I have worked all over the southwest during my nearly 50 years of experience. During that time I have worked for two state game and fish agencies and as an independent biological consultant – mostly doing sensitive species surveys and monitoring. Those work experiences have provided me with the opportunity to spend time in some interesting places.
The Clark Mountains, just into California from Nevada along I-15 between Los Angeles and Las Vegas, is one such interesting place. I spent time one spring doing desert tortoise monitoring along a gas pipeline through the Clarks. While I was there a huge migration of painted lady butterflies was going on. According to my late friend, colleague, and Curator of Lepidoptera at the University of Florida Natural History Museum, George Austin, such migrations only occur only periodically. About every 5 years or so there is a huge northward migration of painted ladys. Problem is, no one seems to know where the migration originates, why it occurs, or where it goes. I spent hours on a hillside surrounded by literally millions of butterflies as they floated, flapped, and flew by. They truly resembled autumn leaves, but they weren’t falling. Didn’t see a single tortoise.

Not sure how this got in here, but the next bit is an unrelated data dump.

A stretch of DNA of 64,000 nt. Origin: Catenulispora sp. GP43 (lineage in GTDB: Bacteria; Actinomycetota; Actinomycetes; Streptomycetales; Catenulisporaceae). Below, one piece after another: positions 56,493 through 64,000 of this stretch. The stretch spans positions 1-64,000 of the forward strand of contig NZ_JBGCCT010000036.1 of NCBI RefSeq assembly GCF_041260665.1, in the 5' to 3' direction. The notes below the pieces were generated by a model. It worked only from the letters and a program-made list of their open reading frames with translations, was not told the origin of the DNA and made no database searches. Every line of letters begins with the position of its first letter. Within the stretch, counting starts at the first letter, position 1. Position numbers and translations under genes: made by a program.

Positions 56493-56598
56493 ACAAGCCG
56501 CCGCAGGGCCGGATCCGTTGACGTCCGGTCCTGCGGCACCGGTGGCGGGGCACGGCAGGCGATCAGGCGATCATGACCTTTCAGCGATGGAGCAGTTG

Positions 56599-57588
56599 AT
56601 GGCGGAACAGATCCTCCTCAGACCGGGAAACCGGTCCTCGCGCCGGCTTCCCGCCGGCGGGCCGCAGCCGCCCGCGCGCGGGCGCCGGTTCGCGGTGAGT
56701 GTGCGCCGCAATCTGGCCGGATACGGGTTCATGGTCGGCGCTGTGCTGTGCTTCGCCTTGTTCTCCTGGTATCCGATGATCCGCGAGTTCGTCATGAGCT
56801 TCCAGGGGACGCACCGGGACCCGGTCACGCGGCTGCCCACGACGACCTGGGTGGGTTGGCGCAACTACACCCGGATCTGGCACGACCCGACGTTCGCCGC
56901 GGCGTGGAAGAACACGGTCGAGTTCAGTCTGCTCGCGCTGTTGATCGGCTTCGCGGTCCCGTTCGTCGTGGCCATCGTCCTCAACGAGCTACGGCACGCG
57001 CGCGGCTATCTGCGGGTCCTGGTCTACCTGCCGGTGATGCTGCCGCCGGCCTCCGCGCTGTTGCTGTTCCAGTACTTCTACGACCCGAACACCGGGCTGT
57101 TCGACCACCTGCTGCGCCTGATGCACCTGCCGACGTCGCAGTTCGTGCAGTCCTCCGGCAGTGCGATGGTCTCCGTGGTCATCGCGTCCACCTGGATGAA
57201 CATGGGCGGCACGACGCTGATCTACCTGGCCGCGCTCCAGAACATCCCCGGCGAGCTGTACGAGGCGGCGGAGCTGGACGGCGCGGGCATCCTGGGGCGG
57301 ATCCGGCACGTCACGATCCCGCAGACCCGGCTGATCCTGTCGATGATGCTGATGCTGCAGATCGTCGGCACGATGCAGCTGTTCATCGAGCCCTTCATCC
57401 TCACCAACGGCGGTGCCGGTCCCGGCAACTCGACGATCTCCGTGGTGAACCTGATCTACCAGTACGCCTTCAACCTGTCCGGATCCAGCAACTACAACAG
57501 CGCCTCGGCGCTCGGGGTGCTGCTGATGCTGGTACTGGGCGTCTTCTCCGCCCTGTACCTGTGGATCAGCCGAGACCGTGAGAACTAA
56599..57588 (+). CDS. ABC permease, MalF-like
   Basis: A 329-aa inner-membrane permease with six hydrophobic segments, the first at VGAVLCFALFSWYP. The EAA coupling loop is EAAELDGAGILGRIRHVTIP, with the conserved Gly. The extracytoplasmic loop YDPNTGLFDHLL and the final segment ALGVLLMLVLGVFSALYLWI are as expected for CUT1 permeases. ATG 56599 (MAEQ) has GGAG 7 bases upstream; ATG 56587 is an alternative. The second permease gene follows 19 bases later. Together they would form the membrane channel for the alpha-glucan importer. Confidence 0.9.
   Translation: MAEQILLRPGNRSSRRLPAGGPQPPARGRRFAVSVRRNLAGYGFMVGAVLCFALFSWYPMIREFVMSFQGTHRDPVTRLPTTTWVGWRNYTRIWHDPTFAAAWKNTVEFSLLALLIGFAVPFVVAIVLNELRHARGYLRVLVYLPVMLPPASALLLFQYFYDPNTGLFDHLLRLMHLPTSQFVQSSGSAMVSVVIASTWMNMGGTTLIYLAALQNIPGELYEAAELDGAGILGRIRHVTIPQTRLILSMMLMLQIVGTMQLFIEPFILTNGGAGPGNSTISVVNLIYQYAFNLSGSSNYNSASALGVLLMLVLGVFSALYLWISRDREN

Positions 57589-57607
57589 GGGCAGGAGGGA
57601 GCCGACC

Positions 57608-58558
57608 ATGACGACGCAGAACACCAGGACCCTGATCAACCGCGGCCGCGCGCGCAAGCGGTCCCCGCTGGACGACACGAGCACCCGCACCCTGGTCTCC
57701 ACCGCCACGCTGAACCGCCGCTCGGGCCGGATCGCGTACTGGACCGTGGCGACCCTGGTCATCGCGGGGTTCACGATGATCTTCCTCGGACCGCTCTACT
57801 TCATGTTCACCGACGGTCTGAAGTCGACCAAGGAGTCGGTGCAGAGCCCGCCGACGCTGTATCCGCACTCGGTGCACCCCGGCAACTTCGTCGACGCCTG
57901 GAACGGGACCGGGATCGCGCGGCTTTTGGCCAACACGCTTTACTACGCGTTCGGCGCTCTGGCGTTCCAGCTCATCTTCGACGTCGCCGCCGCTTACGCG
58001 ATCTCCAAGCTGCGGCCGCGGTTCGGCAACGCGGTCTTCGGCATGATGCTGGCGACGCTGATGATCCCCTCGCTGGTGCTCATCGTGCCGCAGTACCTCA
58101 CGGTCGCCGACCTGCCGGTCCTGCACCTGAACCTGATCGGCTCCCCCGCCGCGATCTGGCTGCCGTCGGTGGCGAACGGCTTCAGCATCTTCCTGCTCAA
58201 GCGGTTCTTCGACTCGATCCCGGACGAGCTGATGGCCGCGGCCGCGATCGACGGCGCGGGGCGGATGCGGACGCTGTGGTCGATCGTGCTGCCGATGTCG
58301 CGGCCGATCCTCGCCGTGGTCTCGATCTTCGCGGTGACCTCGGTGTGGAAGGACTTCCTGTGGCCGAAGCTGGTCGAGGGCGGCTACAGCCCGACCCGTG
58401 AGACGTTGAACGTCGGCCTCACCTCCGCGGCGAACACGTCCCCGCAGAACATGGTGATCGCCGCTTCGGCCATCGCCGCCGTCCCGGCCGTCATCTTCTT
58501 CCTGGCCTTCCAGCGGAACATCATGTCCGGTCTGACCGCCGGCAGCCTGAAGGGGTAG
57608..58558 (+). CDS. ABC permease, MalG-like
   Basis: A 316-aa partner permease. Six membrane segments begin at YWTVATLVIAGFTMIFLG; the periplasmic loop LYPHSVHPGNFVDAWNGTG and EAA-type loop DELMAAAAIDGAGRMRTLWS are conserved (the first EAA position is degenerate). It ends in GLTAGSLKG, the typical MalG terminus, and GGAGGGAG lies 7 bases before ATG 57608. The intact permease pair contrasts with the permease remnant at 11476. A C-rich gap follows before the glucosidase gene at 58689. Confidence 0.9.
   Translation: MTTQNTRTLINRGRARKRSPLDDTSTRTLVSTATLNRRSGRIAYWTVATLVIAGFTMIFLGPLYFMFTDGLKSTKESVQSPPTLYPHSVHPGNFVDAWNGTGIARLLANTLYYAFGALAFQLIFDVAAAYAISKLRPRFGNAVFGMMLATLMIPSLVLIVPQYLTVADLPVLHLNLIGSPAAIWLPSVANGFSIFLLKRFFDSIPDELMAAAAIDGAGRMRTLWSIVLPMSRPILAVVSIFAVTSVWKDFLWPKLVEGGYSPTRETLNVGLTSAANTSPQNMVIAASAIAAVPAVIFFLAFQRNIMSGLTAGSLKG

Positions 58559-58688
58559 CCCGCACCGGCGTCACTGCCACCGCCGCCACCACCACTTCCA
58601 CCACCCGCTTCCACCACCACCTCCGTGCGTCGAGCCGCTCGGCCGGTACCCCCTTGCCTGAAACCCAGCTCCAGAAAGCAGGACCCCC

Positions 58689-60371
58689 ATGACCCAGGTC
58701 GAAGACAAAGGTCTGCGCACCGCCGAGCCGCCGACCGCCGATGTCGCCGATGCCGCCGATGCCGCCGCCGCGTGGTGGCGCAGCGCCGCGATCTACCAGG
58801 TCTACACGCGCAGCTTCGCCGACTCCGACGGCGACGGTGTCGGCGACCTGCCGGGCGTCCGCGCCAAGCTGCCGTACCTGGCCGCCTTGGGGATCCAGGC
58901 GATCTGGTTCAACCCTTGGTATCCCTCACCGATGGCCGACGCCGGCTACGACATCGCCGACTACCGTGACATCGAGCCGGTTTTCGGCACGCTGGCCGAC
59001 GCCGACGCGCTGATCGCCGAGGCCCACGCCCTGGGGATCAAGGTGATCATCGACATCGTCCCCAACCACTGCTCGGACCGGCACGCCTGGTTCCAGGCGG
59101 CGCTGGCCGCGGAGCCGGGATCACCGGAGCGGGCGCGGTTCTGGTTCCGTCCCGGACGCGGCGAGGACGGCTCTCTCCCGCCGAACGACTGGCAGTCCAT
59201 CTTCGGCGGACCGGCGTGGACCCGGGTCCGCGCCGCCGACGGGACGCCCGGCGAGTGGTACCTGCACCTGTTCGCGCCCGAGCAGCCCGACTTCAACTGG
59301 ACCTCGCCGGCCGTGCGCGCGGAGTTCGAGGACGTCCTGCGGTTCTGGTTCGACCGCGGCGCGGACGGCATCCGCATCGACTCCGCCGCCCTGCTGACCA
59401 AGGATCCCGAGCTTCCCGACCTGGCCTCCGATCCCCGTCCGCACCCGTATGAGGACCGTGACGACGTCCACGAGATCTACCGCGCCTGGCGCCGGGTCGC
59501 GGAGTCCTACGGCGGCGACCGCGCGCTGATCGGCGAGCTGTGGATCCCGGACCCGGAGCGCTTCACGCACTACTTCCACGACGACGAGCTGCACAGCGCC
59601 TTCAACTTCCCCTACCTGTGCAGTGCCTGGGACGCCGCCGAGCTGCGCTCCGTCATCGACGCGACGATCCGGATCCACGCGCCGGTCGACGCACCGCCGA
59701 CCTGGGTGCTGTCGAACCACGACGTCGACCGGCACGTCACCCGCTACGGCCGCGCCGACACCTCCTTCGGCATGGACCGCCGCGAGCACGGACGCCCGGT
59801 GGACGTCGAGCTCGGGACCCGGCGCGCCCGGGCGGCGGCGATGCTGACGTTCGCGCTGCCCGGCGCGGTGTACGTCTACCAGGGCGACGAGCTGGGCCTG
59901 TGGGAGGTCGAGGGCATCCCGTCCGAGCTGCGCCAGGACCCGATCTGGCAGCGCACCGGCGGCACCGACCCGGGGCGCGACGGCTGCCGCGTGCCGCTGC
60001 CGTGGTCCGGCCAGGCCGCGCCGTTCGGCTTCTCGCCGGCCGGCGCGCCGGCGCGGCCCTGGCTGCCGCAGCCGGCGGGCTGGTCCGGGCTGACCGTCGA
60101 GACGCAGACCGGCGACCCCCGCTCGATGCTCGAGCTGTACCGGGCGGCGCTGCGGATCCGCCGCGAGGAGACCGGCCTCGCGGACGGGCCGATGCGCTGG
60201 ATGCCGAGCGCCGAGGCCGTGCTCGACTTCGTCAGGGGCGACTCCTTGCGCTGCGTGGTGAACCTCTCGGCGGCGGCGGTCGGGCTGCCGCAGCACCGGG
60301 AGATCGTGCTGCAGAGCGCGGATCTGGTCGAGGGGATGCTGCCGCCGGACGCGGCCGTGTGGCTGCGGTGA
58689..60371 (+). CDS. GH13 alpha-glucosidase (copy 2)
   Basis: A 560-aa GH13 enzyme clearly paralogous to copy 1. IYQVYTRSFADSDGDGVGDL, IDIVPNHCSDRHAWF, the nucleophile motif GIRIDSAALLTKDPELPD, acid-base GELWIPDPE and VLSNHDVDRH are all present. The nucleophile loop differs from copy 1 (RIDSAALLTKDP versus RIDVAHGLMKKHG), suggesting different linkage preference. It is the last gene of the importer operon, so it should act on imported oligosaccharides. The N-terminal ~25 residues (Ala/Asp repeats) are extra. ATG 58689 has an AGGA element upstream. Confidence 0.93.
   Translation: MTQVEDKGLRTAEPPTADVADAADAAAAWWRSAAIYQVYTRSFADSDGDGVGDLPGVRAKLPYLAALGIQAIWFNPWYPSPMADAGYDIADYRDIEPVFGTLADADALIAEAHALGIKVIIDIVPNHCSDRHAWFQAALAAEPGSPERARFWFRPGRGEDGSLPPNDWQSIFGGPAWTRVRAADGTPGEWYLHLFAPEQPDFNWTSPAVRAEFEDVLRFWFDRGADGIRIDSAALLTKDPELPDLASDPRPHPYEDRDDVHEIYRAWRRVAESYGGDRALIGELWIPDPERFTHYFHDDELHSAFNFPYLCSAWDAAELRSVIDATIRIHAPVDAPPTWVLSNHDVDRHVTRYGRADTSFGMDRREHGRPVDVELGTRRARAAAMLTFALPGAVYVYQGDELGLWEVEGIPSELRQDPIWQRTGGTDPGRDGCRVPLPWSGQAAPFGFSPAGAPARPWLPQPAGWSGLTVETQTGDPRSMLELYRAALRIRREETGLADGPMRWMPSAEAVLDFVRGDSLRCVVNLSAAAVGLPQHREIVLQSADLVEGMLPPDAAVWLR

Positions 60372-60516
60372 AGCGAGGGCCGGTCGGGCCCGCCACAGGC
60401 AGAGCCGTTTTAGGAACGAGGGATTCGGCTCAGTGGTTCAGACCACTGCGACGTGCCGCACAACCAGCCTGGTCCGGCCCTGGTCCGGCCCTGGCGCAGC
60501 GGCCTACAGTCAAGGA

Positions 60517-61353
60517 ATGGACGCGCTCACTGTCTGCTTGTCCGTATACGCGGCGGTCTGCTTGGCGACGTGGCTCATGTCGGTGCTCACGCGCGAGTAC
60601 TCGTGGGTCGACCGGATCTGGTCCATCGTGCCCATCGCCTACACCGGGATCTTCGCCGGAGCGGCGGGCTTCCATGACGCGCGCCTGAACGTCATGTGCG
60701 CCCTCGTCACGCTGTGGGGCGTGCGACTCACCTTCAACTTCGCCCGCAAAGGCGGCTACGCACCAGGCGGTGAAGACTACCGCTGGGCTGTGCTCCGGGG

I have recently watched a documentary on PBS about butterflies around the world. It seems that painted lady butterflies are ubiquitous. There is a huge migration of millions of them that originates in northern Europe and they fly all the way to Africa; across the Mediterranean. The return trip is done by multiple generations in stages, pretty much just like monarch butterflies in North America. I still don’t know what, where, why, or when on the migration of painted ladys that I witnessed.
My experience in the Clark Mountains has provided the location and situation for my novel, “Le Cochon Volant: The Flying Pig”.